Fortune, an unpredictable and uncontrollable influence on human affairs, was often personified as a minor female deity as in the writings of the ancients. Fortuna, as the Romans perceived her, derived her "personality" from the Greek notion of tyche, meaning "chance", "luck", or "what happens". She was seen as the prime mover of the Aristotelian Causae per accidens and all unexplained events were attributed to her actions. SS. Augustine (De Divers. Quaest. 83.24) and Thomas (Contra Gent. 3.74 and Summa 1.116.1) went to great pains to explain that no event was wholly driven by chance, however, and denied her existence.
In the seventh canto of Dante's Inferno, Vergil briefly explains the nature of Fortune to the poet. Dante merges the pagan and Christian beliefs in his scheme of the universe by elevating her to the "rank" of a Divine Intelligence, God's "general minister and guide," who controls the empty wealth and splendor of the world of men. She is inscrutable, swift and powerful within her licensed limits. Though often slandered, she dwells above in bliss, untroubled.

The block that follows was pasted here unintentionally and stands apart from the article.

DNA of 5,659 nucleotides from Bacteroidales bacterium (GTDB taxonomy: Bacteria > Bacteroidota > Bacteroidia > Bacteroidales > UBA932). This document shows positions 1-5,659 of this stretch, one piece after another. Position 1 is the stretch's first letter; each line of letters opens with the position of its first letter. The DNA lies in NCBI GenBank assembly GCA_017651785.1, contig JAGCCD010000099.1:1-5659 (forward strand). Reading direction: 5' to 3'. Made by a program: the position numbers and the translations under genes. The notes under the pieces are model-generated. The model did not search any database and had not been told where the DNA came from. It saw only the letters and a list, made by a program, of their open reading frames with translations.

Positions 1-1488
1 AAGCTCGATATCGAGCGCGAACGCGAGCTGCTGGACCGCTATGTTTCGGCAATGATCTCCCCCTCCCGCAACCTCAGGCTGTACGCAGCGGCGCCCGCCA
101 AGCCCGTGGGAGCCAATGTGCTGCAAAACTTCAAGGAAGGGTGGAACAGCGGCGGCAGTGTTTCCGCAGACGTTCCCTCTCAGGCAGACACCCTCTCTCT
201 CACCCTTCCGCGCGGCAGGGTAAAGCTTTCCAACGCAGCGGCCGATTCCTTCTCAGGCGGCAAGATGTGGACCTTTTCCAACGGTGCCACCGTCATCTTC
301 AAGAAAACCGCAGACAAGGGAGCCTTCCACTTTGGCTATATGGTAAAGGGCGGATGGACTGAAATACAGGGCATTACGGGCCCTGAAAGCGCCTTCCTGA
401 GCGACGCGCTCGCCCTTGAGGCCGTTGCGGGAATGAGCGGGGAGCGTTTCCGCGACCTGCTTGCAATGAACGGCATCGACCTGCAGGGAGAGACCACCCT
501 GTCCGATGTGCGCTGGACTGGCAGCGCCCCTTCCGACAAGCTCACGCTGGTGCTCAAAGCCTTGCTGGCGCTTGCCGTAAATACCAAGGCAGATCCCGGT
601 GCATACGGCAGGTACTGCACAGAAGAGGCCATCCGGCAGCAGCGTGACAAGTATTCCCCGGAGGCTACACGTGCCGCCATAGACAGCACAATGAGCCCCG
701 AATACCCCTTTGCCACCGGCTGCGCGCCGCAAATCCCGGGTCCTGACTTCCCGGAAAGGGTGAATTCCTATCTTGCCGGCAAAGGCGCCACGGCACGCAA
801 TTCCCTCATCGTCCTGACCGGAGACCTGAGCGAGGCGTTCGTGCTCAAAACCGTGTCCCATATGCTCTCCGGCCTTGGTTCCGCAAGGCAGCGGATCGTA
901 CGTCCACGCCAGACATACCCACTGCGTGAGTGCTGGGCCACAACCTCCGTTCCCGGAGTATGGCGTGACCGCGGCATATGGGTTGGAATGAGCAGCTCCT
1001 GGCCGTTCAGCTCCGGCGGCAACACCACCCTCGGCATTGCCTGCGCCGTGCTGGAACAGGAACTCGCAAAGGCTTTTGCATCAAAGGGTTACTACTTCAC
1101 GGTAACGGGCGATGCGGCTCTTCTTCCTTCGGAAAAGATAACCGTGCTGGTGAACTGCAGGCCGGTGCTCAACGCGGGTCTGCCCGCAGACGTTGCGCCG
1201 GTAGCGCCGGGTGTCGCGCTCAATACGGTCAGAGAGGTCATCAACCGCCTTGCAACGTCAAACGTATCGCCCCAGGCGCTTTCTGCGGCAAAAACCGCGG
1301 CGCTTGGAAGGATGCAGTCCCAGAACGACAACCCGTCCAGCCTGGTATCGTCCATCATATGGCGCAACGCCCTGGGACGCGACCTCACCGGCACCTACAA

"Your wisdom cannot withstand her: she foresees, judges, and pursues her reign, as theirs the other gods. Her changes know no truce. Necessity compels her to be swift, so fast do men come to their turns. This is she who is much reviled even by those who ought to praise her, but do wrongfully blame her and defame her. But she is blest and does not hear it. Happy with the other primal creatures she turns her sphere and rejoices in her bliss" (Inferno, VII.85-96).
(A. K. & M. P.) Inferno, Trans. Charles S. Singleton. 1:1 Princeton: Princeton UP, 1970. For further investigation into this topic as it relates to the Decameron, see Vincenzo Cioffari's "The Function of Fortune in Dante, Boccaccio and Machiavelli." Italica 25 (1947): 1-13.